Buildings
Roads
Bridges
Concrete
Extract minerals – like iron (Fe) to make
steel
Toothpaste
Salt
Sandpaper
Decorations
Jewelry
1. Why is it important to have a basic
understanding of the rock cycle?
Rocks contain clues about the environment.
Helps us understand the formation of the earth.
2. Rock
Any solid mass of minerals or mineral-like matter
3. Do most rocks occur as one
mineral or as a mixture of minerals?
4. Some rocks are made of nonmineral material, can you name one?
Coal - begins as layers of plant matter accumulate at the
bottom of a body of water. For the process to continue the
plant matter must be protected from biodegradation and
oxidization, usually by mud or acidic water. This trapped
atmospheric carbon in the ground in immense peat bogs that
eventually were covered over and deeply buried by
sediments under which they metamorphosed into coal. Over
time, the chemical and physical properties of the plant
remains (believed to mainly have been fern-like species
antedating more modern plant and tree species) were
changed by geological action to create a solid material.
Coal, a fossil fuel, is the largest source of energy for the
generation of electricity worldwide.
5. Explain the rock cycle.
A continuous process that causes rock to change
from one form to another
2
1
3
5
4
The Rock Cycle is a group of changes, this change does not necessarily have to be
a chemical change.
Igneous rock can change into sedimentary rock or into metamorphic rock.
Sedimentary rock can change into metamorphic rock or into igneous rock.
Metamorphic rock can change into igneous or sedimentary rock.
Almost all of rock today that we have on earth is made up of all the same stuff as
the rocks that dinosaurs and other ancient life forms walked, crawled, or swam
over
While the stuff that rocks are made of has stayed the same, the rocks themselves,
have not
Over time rocks are recycled into other rocks
Moving tectonic plates are responsible for destroying and forming many types of
rocks
6. List the 3 types of rocks
7. Igneous Rocks
Igneous rock forms when magma
cools and makes crystals.
Magma is a hot liquid made of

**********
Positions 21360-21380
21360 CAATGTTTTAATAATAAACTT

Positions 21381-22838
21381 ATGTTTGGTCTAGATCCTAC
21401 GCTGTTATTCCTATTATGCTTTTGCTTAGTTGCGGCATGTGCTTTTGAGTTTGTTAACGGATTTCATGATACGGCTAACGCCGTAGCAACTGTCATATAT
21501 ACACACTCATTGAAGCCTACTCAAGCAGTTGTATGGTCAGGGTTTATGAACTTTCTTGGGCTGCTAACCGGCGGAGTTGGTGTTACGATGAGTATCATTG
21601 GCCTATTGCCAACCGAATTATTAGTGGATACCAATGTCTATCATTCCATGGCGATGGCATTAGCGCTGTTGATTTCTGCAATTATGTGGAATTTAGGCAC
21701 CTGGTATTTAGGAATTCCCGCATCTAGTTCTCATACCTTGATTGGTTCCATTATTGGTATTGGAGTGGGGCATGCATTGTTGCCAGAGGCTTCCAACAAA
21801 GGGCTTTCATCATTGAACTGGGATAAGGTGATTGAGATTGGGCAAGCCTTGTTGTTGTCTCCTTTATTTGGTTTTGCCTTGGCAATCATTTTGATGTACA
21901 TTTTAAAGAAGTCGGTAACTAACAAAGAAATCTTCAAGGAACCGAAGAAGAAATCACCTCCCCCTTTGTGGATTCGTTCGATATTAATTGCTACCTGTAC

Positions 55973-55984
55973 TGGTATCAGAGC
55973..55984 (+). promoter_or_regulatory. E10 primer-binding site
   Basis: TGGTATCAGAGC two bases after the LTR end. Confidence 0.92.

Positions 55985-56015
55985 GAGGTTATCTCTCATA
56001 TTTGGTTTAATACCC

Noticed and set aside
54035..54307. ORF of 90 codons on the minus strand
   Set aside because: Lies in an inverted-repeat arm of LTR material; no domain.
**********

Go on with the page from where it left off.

melted minerals. When magma
pours onto the earth’s surface it
is called lava. The minerals can
form crystals when they cool.
Igneous rock can form
underground, where the magma
cools slowly. Or, igneous rock can
form above ground, where the
magma cools quickly.
The crystals grow together and
form one igneous rocks.
8. What kind of igneous rocks form
when molten lava cools and hardens?
Extrusive = forced out while
molten through cracks in the
earth's surface
9. What is the Latin word that the word
igneous comes from and what does it
mean?
ignis = fire
10. Intrusive Igneous Rocks
Form from magma below the earth’s surface
11. Extrusive Igneous Rocks
Formed by lava on the Earth’s surface
12. What is the difference
between magma and lava?
Magma = molten rock
below the earth’s
surface
Lava = molten rock
flowing on the earth’s
surface
13. What are the 8 elements that
make up magma?
Silicon, oxygen, aluminum,
iron, calcium, sodium,
potassium, magnesium
Look at the granite rock (A on age 71) and the rhyolite rock (B on page 71)
Granite
Rhyolite
14. In what ways are the two rocks similar?
Both are from melted rock
Their composition is the same
15. In what ways are the two rocks different?
Granite
Rhyolite
Granite – coarse texture, made from magma
Rhyolite – fine texture, made from lava
16. What causes the two rocks to be different?
Granite
Rhyolite
Granite – Slow cooling below the earth’s surface
Rhyolite – Quick cooling on the earth’s surface
17. Why do you think some rocks are
heavier than others?
Some are denser – less air space between particles
Which rock would have greater density?
Pumice
Granite
Classifying Rocks
Rocks can be
classified, or put into
groups with similar
characteristics, by
looking at the rocks
texture, mineral
composition, and
color.
18. What is texture?
The size, shape, and pattern of the rock’s grain
Glassy
(nice)
19. Composition (what’s it made of?)
The minerals that make up the
different parts of a rock
Examples:
Quartz
Feldspar
Magnesium
Iron
ADD
Rock Color
The apparent
color of the rock,
on the inside and
the outside
20. Slow cooling magma will form
rocks with a
a. coarse grained texture.
b. fine grained texture.
c. glassy texture.
d. porphyritic texture.
21. Rapid cooling magma will form
rocks with a
a. coarse grained texture.
b. fine grained texture.
c. glassy texture.
d. porphyritic texture.
22. When lava spews onto the earth’s
surface rocks will form with a
a. coarse grained texture.
b. fine grained texture.
c. glassy texture.
d. porphyritic texture.
23. Magma that is located deep
within the earth may take tens of
thousands of years to harden.
The rocks that form in this case
will have a
a. coarse grained texture.
b. fine grained texture.
c. glassy texture.
d. porphyritic texture.
24. Which 2 minerals are granitic
rocks composed of?
Quartz
Feldspar
25. Which 2 minerals are basaltic
rocks composed of?
Magnesium
Iron
Metamorphic rocks are rocks that
have "morphed" into another kind
of rock.
These rocks were once igneous
or sedimentary rocks.
How do sedimentary and igneous
rocks change?
The rocks are under tons and
tons of pressure, which fosters
heat build up, and this causes
them to change.
If you exam metamorphic rock
samples closely, you'll discover
how flattened some of the grains
in the rock are.
Rock divisions occur in three
major families based on how they
formed: igneous, sedimentary,
and metamorphic.
Each group contains a collection
of rock types that differ from each
other on the basis of the size,